Earth Day, April 22, is Sonoma Ecology Center’s de facto birthday. And every spring, as the next Earth Day nears, we always get to thinking about the many ways SEC has improved the wellbeing of our Valley and its residents – and how, with your support, we’ll continue to do so for years to come.
Below are 10 ways that our work has made a positive impact here in Sonoma Valley over the past 27 years. We’re proud of these accomplishments, which show that by working together, our community can overcome any obstacle.
1. Saving Sugarloaf Ridge State Park
When the state threatened to close Sugarloaf Ridge State Park, a 4,000-acre state park and local treasure, Sonoma Ecology Center pulled together a team of skilled nonprofits to create Team Sugarloaf, which reopened the park in 2012 and assumed responsibility for this local landmark.
2. Providing Science Education
Over 12,000 K-12 students have benefited from hands-on lessons in biodiversity, watershed science, environmental science, and field trips with our team of educators. Our teaching reaches nearly every 2nd, 4th, and 5th grade student in Sonoma Valley.
3. Creating the Valley’s Best Hikes
Hundreds of acres of protected open space that Sonoma Ecology Center has helped preserve – in places such as Sonoma Overlook Trail, Montini Open Space Preserve and Van Hoosear Wildflower Preserve – offer some of the Valley’s most rewarding hikes. Volunteer stewards keep the network of trails clean and safe, while our docents lead hikes and wildflower walks.
4. Founding Sonoma Garden Park
Our team founded and manages this 6.1-acre working farm – a local model of sustainable agriculture, an education center and a vibrant gathering place for the community. Located at 19996 7th Street East, Sonoma Garden Park is open to the public for gardening classes, harvest markets, summer camps, community garden plots, and much more.
5. Preparing our Community for Climate Impacts
Our researchers are leaders in innovative climate partnerships. We bring cutting-edge science about the local impacts of climate change to government, nonprofit and business leaders to make climate-informed decisions about managing water, protecting people, and safeguarding our quality of life. We’ve built effective partnerships like the North Bay Climate Adaptation Initiative and the Sonoma County Climate Resilience Team that are models around the country, and we led the first-ever “Roadmap for Climate Resilience in Sonoma County.”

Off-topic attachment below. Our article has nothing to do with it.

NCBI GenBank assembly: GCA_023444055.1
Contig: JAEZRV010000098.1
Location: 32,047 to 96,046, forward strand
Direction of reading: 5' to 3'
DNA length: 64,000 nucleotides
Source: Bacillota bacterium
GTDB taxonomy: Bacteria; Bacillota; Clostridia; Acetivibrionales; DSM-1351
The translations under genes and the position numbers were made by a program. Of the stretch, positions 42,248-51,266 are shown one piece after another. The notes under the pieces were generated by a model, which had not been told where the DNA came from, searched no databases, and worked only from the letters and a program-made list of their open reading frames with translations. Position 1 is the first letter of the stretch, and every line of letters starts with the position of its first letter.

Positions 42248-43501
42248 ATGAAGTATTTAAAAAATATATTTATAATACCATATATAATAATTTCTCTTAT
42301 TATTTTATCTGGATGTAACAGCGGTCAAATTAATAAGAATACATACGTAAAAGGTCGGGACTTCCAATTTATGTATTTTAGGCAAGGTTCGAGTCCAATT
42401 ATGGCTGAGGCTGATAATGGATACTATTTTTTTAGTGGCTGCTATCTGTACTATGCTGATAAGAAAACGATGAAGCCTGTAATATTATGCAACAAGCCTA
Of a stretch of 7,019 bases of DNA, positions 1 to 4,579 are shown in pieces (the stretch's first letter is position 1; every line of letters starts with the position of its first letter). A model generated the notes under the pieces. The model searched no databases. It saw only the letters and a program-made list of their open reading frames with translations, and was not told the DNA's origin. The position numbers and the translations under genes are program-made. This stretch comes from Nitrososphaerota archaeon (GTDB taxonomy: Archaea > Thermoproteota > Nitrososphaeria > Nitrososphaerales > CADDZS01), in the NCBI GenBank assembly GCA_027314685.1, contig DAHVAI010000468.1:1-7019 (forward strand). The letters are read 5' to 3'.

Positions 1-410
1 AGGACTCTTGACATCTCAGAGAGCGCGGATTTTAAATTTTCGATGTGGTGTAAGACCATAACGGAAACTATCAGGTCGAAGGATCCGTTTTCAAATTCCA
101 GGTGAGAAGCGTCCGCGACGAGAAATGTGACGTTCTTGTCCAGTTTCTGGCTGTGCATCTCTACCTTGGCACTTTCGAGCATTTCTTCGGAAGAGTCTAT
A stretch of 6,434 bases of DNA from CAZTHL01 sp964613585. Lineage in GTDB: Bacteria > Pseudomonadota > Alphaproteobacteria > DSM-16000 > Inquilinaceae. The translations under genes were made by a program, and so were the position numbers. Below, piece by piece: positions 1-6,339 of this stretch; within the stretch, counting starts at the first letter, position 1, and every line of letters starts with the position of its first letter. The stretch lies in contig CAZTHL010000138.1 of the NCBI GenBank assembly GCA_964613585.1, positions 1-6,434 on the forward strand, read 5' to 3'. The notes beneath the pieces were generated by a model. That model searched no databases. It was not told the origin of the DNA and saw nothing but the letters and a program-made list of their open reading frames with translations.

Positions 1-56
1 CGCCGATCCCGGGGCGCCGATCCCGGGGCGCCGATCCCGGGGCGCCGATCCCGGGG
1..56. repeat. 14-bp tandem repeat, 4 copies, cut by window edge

6. Protecting Wildlife and Their Habitat
We established the Sonoma Valley Wildlife Corridor in 1997 to protect diverse habitats for deer, mountain lions, coyote, bobcats, and black bears, as well as threatened species such as steelhead trout and northern spotted owl. We restore salmonid habitat, replant native plant communities, manage stormwater and control erosion, and safeguard streamflow for aquatic wildlife.
7. Creating Nathanson Creek Preserve
Once polluted and neglected, nearly a mile of Nathanson Creek that runs through Sonoma became a Sonoma Ecology Center project in 1994 and now features improved fish habitat, native plant demonstration gardens, water-wise landscaping and a floodplain. Our regular creek clean-ups bring the community together around stewardship of our local watershed.
8. Understanding Sonoma Valley
Our researchers and technicians have gathered and analyzed volumes of data about the health of our Valley’s natural systems. With this information, we are able to inform policy and help decision makers make better choices. By looking to the past to inform current and future choices, we can take actions that help restore and sustain Sonoma Valley’s ecological health.
9. Planting Trees in the Springs
Our EnviroLeader program is repopulating the Springs with hundreds of trees through our Trees for the Springs project. The teenage students in this program identify locations and plant new trees along the Highway 12 corridor. In the process, they gain essential job and life skills by learning about civic engagement, urban forestry, native plants and horticulture.
10. Saving Sonoma Developmental Center
We are a core member of the SDC Coalition, working for the permanent protection of the open land on the SDC property and the essential benefits it provides, such as habitat and movement corridors for wildlife, clean and ample drinking water and a place of beauty for the public to enjoy.
Our work is made possible thanks to the support of community members like you. If you are able to help us continue to improve the wellbeing of Sonoma Valley and its residents, please do so by going to www.sonomaecologycenter.org/support.